During our 21 years at Hilton Pond Center, three weather events have caused significant damage. In 1989, the infamous Hurricane Hugo took down a couple of stately oaks and a towering hundred-year-old Eastern Red Cedar. Then the aforementioned January 2000 snow and ice event damaged some trees and required others to be cut to avoid damage to overhead power lines. The more recent December 2002 ice completely destroyed another of our cherished three-foot-diameter oaks (right)--as former farmland the Center doesn't have many large trees in the first place--but greater, widespread damage was done when large ice-laden limbs from mature oaks came crashing down to crush understory vegetation that normally is unaffected by ice deposits.

Our closest call came from a huge Southern Red Oak that stands directly behind the old farmhouse and not far from our office window (below). This magnificent tree offers food or shelter to everything from Southern Flying Squirrels to Carolina Anoles to Red-shouldered Hawks and provides summer shade for the office and a highly productive line of mist nets we use year-round to catch birds for banding. In the wee hours of the morning of 5 December, a sound like a gunshot signaled that this giant tree was about to lose a major horizontal limb a foot in diameter and 30 feet long!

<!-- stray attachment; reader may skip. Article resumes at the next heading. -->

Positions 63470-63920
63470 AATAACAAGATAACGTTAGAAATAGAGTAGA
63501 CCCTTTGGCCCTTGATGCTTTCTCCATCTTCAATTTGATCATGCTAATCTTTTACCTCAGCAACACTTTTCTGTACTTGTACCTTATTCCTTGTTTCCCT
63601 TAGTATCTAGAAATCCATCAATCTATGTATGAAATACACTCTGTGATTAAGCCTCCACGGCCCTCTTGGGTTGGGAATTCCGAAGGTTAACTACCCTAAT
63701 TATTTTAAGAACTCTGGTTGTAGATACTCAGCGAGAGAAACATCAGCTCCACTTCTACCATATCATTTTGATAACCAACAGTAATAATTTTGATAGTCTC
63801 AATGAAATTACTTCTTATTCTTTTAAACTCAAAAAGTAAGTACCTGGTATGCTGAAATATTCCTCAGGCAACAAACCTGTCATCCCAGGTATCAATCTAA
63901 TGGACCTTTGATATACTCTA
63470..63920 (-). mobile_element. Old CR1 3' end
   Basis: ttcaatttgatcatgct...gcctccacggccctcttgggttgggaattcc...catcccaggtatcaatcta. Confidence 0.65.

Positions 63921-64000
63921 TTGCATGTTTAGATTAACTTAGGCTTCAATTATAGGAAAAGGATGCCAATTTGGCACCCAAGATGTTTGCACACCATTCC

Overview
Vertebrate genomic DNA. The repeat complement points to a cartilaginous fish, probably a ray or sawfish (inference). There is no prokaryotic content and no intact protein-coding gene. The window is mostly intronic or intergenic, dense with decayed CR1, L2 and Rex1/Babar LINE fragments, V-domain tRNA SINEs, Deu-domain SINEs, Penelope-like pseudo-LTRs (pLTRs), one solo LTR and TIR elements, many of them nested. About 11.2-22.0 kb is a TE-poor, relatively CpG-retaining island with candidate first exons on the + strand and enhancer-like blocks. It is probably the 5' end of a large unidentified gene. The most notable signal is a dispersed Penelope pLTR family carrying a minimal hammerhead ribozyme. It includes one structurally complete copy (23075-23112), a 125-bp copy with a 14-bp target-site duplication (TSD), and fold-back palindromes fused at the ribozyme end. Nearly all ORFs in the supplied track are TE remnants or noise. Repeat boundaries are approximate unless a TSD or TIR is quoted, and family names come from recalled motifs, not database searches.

The branch snapped off and splintered as it fell, destroying two 50-year-old Flowering Dogwoods, flattening a hedgerow and a dozen or so small shrubs, shattering a water mister on a bird bath, ripping four mist nets, and collapsing a favorite pull-string trap (below right) we've been using for years to capture winter finches. The only good news was that the limb didn't fall on the farmhouse, and it missed our old hand-dug well. In the short-term, we're certain the loss of understory trees and shrubs will diminish the effectiveness of new mist nets we eventually deploy again beneath the big oak.